I’m From Tucson, AZ.

by simon donovan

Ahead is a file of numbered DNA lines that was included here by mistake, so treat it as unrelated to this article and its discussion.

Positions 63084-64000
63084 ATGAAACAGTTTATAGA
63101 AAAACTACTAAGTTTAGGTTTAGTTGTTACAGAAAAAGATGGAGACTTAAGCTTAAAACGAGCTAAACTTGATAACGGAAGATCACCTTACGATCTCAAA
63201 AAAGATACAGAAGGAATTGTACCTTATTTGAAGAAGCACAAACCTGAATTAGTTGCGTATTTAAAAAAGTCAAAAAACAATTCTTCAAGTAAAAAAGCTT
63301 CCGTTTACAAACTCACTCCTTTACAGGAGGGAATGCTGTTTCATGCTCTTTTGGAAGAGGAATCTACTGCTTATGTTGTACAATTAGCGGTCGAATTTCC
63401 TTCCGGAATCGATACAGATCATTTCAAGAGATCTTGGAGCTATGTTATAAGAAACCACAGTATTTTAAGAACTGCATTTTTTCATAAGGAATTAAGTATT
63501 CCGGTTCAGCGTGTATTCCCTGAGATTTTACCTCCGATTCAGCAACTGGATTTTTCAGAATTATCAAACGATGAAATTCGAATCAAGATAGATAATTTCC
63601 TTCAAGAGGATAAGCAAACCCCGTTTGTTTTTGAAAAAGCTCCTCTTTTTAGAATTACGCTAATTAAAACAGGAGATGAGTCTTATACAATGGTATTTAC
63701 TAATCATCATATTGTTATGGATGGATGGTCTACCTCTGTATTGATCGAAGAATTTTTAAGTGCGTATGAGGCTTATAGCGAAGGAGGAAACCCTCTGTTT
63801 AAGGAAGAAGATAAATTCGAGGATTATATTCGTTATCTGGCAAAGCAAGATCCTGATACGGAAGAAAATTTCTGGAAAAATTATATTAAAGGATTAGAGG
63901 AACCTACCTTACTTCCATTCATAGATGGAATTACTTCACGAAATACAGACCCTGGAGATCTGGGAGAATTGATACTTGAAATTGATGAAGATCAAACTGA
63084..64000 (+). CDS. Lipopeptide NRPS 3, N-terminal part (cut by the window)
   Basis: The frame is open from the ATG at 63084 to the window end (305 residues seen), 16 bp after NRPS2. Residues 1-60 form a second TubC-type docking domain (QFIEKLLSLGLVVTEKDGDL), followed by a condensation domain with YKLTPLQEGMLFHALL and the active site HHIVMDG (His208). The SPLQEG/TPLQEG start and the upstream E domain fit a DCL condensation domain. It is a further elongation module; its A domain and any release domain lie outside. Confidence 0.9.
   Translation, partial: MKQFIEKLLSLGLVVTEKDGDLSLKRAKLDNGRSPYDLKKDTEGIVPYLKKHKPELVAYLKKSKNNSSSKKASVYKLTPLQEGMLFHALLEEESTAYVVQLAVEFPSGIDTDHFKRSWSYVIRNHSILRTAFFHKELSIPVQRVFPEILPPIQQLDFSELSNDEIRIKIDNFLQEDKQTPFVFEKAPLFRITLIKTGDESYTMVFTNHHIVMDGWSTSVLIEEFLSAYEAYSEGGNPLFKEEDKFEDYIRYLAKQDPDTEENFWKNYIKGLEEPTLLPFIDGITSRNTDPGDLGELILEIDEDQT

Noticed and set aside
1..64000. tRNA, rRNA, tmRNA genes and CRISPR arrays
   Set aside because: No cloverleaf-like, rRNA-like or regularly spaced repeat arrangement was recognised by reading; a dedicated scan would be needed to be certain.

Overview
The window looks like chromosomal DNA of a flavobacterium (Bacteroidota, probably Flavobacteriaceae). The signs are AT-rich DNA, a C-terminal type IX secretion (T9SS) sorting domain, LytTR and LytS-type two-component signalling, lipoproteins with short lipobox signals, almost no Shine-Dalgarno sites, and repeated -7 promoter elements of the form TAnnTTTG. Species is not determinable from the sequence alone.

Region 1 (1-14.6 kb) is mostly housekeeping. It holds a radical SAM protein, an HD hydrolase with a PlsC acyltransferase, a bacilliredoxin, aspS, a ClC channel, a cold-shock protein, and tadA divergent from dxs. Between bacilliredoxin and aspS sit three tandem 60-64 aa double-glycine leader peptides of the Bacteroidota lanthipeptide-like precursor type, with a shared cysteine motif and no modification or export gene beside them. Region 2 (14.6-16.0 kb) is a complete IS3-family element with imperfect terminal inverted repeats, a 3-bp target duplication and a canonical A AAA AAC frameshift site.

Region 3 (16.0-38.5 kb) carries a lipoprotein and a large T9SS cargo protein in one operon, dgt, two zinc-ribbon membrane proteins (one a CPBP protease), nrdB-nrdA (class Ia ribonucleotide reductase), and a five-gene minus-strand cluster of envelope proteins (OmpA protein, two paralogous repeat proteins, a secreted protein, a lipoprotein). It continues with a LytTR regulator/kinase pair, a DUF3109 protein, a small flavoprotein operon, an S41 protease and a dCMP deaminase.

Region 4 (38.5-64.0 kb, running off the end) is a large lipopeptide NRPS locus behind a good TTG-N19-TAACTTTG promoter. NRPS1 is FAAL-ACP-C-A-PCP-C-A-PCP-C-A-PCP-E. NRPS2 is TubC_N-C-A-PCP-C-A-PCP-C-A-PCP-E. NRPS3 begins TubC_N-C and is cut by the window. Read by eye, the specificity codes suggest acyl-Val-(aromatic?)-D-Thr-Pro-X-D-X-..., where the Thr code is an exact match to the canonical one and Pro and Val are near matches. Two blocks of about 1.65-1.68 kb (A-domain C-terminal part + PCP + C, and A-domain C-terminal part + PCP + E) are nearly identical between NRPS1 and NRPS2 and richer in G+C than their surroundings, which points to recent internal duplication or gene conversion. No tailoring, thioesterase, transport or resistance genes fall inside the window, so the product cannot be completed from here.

Tucson